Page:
It just seems like yesterday that I was whining about getting some kind of a deal done already to end the ongoing drama of the Microsoft – Yahoo dance. Well, I know that the announcement of the deal finally happening has nothing to do with my level of frustration, I can only imagine that there are more than a few relieved folks on both sides of this sometime contentious negotiation.
The result is best described from the official press release
Yahoo! and Microsoft announced an agreement that will improve the Web search experience for users and advertisers, and deliver sustained innovation to the industry. In simple terms, Microsoft will now power Yahoo! search while Yahoo! will become the exclusive worldwide relationship sales force for both companies’ premium search advertisers.
Using simple terms is good. In order for this thing to work they are going to need to keep things as simple as possible. The following not so veiled reference to Google cuts to the chase of what the goal of these two combining forces is really about
Providing a viable alternative to advertisers, this deal will combine Yahoo! and Microsoft search marketplaces so that advertisers no longer have to rely on one company that dominates more than 70 percent of all search. With the addition of Yahoo!’s search volume, Microsoft will achieve the size and scale required to unleash competition and innovation in the market, for consumers as well as advertisers.
So the next few days and weeks will be filled with new details, emerging issues, opportunities and shots across the bow from Google and the new Microsoft / Yahoo partnership. Now that the this deal is finally completed it’s “Game on!” and things might actually start to get interesting. Or not.
Both company leaders, Microsoft’s Steve Ballmer and Yahoo’s Carol Bartz were beaming about the possibilities that the combined efforts can do for each company. They are very much in line with what we have been seeing and talking about for the past several months. Microsoft’s bing search engine is the crux of the deal from a search perspective and Yahoo is now free of trying to be the search engine that usually was met with the response about monthly search share of “I didn’t know they still had that much market share” Instead Yahoo now gets to focus on the rebranding it has been telling everyone about recently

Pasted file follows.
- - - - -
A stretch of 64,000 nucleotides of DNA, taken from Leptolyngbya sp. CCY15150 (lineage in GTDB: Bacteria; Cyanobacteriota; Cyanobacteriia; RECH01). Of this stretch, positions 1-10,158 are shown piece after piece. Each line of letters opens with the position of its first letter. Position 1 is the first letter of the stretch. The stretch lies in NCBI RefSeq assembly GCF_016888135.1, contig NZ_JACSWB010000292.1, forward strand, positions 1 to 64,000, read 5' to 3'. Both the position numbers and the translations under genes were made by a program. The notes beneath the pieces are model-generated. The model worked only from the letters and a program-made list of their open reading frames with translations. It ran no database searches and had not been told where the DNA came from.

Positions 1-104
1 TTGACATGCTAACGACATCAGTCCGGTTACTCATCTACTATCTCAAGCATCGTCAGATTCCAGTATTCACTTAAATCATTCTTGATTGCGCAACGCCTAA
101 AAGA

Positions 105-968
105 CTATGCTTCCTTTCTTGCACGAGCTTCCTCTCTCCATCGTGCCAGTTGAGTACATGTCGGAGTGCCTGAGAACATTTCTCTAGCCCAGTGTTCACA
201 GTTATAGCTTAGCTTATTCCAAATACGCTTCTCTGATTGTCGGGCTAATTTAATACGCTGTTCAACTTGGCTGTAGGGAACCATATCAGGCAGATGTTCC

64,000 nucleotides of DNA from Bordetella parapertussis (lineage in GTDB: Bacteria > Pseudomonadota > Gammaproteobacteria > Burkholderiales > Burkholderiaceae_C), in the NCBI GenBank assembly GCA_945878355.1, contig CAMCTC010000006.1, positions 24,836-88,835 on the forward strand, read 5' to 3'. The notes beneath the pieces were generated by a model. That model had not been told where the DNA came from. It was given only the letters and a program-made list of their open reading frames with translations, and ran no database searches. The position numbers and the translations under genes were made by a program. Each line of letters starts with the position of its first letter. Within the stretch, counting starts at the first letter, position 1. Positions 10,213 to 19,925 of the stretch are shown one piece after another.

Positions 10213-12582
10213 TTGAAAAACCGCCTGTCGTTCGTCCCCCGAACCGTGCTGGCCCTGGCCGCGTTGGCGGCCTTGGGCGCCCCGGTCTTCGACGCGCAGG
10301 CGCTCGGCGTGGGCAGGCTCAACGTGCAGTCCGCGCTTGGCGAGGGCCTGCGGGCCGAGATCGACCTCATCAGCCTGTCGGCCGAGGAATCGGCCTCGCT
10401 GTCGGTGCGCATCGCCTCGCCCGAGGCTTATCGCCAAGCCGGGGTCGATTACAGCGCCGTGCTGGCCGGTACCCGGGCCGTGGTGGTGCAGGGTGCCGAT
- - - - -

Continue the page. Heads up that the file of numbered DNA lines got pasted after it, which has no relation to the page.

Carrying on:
“This agreement comes with boatloads of value for Yahoo!, our users, and the industry, and I believe it establishes the foundation for a new era of Internet innovation and development,” said Yahoo! Chief Executive Officer Carol Bartz. “Users will continue to experience search as a vital part of their Yahoo! experiences and will enjoy increased innovation thanks to the scale and resources this deal provides. Advertisers will also benefit from scale and enjoy greater ease of use and efficiencies working with a single platform and sales team for premium advertisers. Finally, this deal will help us increase our investments in priority areas in winning audience properties, display advertising capabilities and mobile experiences.”